Posted on Thu, Mar. 14, 2002
Event stresses peace, understanding
Herald Staff Writer
MANATEE - Understanding and accepting the beliefs of others was the message delivered by speakers at the 16th annual gathering of the Interfaith-Interracial Council of Sarasota and Manatee Counties.
Members of the Christian, Jewish, Islamic and Baha'i faiths stressed the importance of tolerance and love for all members of the community. About 100 people of various faiths and backgrounds had breakfast together Wednesday morning at the Bradenton Municipal Auditorium.
The event comes at a time of racial and religious clashes within the local community and beyond.
The Palmetto Police Department has been plagued by incidents of racial intolerance, which led to the hiring of a new police chief. Elsewhere in the world, religious and ethnic differences have been at the root of violent conflicts.
Palmetto Mayor Larry Bustle, elected in November, said speeches of tolerance and understanding are "very timely and very important." The messages reflect recent efforts in Palmetto, where diversity training is now offered to city employees, he said.
"It's important for us to all be together and hear different opinions about how we can work together," Bustle said.
Bustle, along with Anna Maria Mayor SueLynn, who uses only one name, were the only Manatee mayors in attendance.
Nina Burwell, council president, said barriers must be removed in the community between those of different religions, cultures and race. This takes courage, she said, but the power of diverse ideas and wisdom creates understanding.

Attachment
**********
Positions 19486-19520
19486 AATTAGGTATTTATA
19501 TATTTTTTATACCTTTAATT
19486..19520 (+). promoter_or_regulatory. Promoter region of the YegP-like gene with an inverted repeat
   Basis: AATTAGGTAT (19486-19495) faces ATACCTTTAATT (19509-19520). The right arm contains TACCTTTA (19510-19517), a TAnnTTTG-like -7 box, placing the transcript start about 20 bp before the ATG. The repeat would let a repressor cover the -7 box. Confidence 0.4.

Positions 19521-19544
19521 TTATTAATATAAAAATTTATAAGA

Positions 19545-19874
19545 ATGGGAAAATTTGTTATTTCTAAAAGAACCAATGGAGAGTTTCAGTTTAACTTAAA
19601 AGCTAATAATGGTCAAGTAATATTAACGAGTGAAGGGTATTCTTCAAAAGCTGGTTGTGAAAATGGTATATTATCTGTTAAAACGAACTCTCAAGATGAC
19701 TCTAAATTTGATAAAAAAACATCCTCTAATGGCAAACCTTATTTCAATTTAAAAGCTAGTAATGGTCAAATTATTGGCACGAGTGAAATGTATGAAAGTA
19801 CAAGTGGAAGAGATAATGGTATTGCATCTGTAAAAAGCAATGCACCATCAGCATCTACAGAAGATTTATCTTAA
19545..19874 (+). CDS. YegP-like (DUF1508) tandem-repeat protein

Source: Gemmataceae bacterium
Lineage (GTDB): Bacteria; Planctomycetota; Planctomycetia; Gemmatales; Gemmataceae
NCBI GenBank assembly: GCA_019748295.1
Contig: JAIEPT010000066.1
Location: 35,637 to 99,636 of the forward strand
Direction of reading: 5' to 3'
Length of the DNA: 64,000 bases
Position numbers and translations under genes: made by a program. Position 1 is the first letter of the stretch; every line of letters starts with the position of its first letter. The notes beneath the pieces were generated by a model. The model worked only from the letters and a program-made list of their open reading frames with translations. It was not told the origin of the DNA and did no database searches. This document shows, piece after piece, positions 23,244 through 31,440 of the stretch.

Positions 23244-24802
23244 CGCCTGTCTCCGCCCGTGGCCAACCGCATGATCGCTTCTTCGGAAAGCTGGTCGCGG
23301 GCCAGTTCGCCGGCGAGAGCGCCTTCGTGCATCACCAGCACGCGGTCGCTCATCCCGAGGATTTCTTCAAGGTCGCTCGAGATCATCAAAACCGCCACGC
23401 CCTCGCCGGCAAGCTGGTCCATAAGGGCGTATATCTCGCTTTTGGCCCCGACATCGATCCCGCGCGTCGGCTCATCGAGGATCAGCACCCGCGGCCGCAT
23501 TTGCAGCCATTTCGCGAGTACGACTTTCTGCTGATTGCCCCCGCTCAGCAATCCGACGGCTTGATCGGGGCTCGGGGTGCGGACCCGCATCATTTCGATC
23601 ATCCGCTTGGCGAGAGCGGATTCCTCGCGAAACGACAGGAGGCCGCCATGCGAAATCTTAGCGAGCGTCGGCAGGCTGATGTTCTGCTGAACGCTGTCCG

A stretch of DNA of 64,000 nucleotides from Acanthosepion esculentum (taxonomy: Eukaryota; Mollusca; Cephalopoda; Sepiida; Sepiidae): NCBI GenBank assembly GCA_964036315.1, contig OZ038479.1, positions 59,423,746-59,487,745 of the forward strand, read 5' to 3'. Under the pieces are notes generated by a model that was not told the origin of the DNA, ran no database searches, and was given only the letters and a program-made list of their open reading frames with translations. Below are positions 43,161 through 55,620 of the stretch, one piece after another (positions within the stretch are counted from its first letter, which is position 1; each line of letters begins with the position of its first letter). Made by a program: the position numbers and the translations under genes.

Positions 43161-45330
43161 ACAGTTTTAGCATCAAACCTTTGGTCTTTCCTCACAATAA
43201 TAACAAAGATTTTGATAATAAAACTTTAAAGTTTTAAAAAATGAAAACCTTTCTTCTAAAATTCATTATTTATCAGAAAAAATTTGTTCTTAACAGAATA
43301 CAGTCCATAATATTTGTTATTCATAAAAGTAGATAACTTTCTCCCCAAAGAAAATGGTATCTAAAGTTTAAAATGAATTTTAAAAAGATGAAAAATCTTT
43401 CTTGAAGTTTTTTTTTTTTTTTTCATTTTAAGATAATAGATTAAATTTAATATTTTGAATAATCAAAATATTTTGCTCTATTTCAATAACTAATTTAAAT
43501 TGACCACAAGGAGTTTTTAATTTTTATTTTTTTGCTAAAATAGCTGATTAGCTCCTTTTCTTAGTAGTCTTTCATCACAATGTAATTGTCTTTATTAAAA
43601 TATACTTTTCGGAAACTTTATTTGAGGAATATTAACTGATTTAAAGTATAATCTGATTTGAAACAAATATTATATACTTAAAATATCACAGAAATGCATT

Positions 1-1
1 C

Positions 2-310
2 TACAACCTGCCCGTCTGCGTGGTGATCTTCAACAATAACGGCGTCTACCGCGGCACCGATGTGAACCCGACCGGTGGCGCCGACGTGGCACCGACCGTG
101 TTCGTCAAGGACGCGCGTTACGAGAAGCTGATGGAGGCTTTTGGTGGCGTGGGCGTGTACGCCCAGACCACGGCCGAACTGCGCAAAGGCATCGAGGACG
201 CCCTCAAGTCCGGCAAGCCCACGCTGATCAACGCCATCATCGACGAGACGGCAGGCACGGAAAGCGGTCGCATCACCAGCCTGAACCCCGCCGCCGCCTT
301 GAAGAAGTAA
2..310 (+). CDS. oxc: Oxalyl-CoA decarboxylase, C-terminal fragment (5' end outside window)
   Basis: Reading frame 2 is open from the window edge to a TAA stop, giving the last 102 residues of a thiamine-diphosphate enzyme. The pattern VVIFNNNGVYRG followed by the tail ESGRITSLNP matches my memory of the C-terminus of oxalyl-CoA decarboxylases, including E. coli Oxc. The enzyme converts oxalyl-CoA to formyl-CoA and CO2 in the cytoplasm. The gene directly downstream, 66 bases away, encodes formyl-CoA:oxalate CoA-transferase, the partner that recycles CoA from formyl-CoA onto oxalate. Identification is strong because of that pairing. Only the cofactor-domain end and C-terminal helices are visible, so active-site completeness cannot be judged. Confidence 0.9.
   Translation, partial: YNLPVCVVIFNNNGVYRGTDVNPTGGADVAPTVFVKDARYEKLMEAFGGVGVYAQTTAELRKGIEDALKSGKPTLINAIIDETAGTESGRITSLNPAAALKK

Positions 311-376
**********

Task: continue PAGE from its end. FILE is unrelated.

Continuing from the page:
She called for an end to racial injustice and bigotry. "If the sun does not discriminate on whom it shines, why should we?" Burwell asked.
Keynote speaker Don Roberts, a Methodist pastor and director/chief executive officer of Goodwill Industries, used his five siblings as examples of a diverse family with opposing views on "almost everything," yet he noted they all have the same parents.
Others taking part in the service included Laurie Zimmerman of the Baha'i faith, Rabbi Barbara Aiello and Toufick Etyem, of the Islamic Society of Sarasota and Bradenton.
"I think it's a very good event to bring together different cultures and different religions to give us an opportunity to hear each other's views. It's important we understand," said Tony Stephens, executive director of the Palmetto Youth Center.
The youth center, along with Brenda Bryant, director of HOW (Homeless, Orphans and Widows), and Adelaide Tesh Robinson, a volunteer at Manatee Memorial Hospital, were presented with this year's humanitarian awards by the council.
Tim W. McCann, Bradenton city government reporter, can be reached at 745-7080, ext. 2620, or at twmccann@bradenton
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